More than anything during the holidays, I enjoy baking cookies — specifically chocolate chip cookies. It's something my mom and I do together to relax, to escape the pressures of shopping and entertaining.
But every now and then, our chatty nature gets the best of us and when we pull out a batch of cookies from the oven, we can't help but gasp. What's wrong with these cookies?
It happens to all of us. With bakers of all experience levels in mind, my mom and I decided to experiment. We intentionally mucked up the cookie dough in a few different ways to see what would happen and if we could fix the problem. First, we didn't add enough flour; then, we added too much flour; with the rest of the dough, we added a couple extra eggs. But before I go too far down that road, let me share the recipe.
We used a simple, standard Nestle Toll House Chocolate Chip Cookie recipe, which calls for:
- 2 1/4 cups flour
- 1 teaspoon baking soda
- 1 teaspoon salt
- 1 cup softened butter
- 3/4 cup sugar
- 3/4 cup brown sugar
- 1 teaspoon vanilla
- 2 eggs
As the recipe requires, we mixed the dry ingredients and wet ingredients separately, then combined them and added about one cup of semisweet chocolate chips. We baked on the second rack from the top at 375 degrees Fahrenheit for 15 minutes for all of the cookies.
Before we even put the cookies on the sheet, we could tell what was wrong. It's all in the mixer.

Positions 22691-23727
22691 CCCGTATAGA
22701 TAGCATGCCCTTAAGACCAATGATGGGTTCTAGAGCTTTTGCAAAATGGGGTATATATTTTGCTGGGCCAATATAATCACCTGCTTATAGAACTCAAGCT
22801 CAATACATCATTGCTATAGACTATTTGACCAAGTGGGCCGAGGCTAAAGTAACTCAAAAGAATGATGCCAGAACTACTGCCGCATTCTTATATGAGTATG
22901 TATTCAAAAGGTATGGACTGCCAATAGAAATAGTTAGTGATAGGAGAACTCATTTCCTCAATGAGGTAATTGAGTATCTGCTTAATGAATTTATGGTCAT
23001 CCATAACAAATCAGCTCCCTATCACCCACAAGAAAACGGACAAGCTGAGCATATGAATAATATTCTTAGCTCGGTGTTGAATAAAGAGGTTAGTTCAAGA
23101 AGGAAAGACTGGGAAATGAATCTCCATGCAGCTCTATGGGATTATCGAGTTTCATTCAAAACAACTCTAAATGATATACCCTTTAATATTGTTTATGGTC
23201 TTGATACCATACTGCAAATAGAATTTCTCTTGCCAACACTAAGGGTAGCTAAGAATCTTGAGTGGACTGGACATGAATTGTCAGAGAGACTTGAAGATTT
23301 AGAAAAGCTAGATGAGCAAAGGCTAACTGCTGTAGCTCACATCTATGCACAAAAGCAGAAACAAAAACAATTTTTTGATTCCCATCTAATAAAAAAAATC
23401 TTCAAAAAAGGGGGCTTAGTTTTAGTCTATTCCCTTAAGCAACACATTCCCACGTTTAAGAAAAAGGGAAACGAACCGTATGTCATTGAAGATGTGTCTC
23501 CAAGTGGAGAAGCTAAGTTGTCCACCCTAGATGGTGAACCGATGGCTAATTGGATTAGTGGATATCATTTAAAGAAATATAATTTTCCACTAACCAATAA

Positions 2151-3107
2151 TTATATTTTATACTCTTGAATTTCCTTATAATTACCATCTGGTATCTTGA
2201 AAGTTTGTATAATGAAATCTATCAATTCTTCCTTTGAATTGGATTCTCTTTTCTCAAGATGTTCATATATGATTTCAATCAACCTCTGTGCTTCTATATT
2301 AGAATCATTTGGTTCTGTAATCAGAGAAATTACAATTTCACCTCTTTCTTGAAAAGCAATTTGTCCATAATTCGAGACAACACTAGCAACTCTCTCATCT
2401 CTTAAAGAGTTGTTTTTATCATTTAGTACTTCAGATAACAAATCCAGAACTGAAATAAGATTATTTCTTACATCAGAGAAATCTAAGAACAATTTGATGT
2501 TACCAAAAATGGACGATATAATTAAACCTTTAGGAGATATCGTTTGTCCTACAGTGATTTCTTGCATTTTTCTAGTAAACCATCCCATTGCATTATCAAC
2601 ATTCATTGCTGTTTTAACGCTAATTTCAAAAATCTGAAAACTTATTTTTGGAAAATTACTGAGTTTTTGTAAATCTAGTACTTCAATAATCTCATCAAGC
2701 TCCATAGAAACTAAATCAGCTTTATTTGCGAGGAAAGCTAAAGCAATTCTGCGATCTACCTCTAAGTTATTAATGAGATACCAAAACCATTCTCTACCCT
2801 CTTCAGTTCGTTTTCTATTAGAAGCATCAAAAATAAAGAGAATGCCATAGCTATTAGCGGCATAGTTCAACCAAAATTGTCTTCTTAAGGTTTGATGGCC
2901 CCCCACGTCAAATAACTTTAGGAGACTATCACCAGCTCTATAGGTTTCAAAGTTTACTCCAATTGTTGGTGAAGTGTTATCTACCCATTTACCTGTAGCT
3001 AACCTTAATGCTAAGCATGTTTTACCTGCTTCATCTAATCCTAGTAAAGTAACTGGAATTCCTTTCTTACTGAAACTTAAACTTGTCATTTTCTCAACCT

That's right, just by looking at the way your dough sticks to the mixer you can tell whether you have too much flour, not enough flour, or too many eggs. In this case you can counter the imbalance straight away, adding more wet ingredients or more flour until you get the consistency you want.
Even transferring the dough to the cookie sheet made the errors visible; dough with not enough flour was sticky and hard to transfer; dough that had too many eggs was runny and spread out on the pan; dough with too much flour was like glue — we were able to roll into a ball and it stayed in exactly the same shape throughout its time in the oven.
As much as it pained us to move forward, we went ahead and baked the "problem cookies" to show what they look like when they come out of the oven.
Cookies with not enough flour
If your cookies are flat, brown and crispy, that means you need to add flour to your dough for the next batch. Our cookies were brittle and greasy and cooked much faster than the other dough balls on the sheet.
Though the culprit is usually a flour deficit, butter could also be to blame for this problem. Adding too soft or slightly melted butter to the dough can also result in flat cookies. Many bakers — my mom and myself included — heat the butter to soften it. Warming the butter too long can cause it to start melting, so if you notice a little puddle around your sticks of butter, it's best to wait for it to cool off a bit. Scooping dough onto a warm pan can also cause the cookies to spread more; so for the second batch and beyond, my mom and I usually stick the dough in the fridge until it's time to load up the next cookie sheet.
The easy fix here is to add more flour to the dough, little by little, until it sticks well to the mixer.
Cookies with too much flour
If your cookies come out looking more like biscuits, you've likely added too much flour. Our cookies didn't expand much from the rolled-up balls we put on the baking sheet. They also didn't brown as well as the other cookies. It doesn't take much — in this case, my mom and I added just 3/4 cup extra flour to the dough. The cookies tasted good but were dry and definitely crumbly.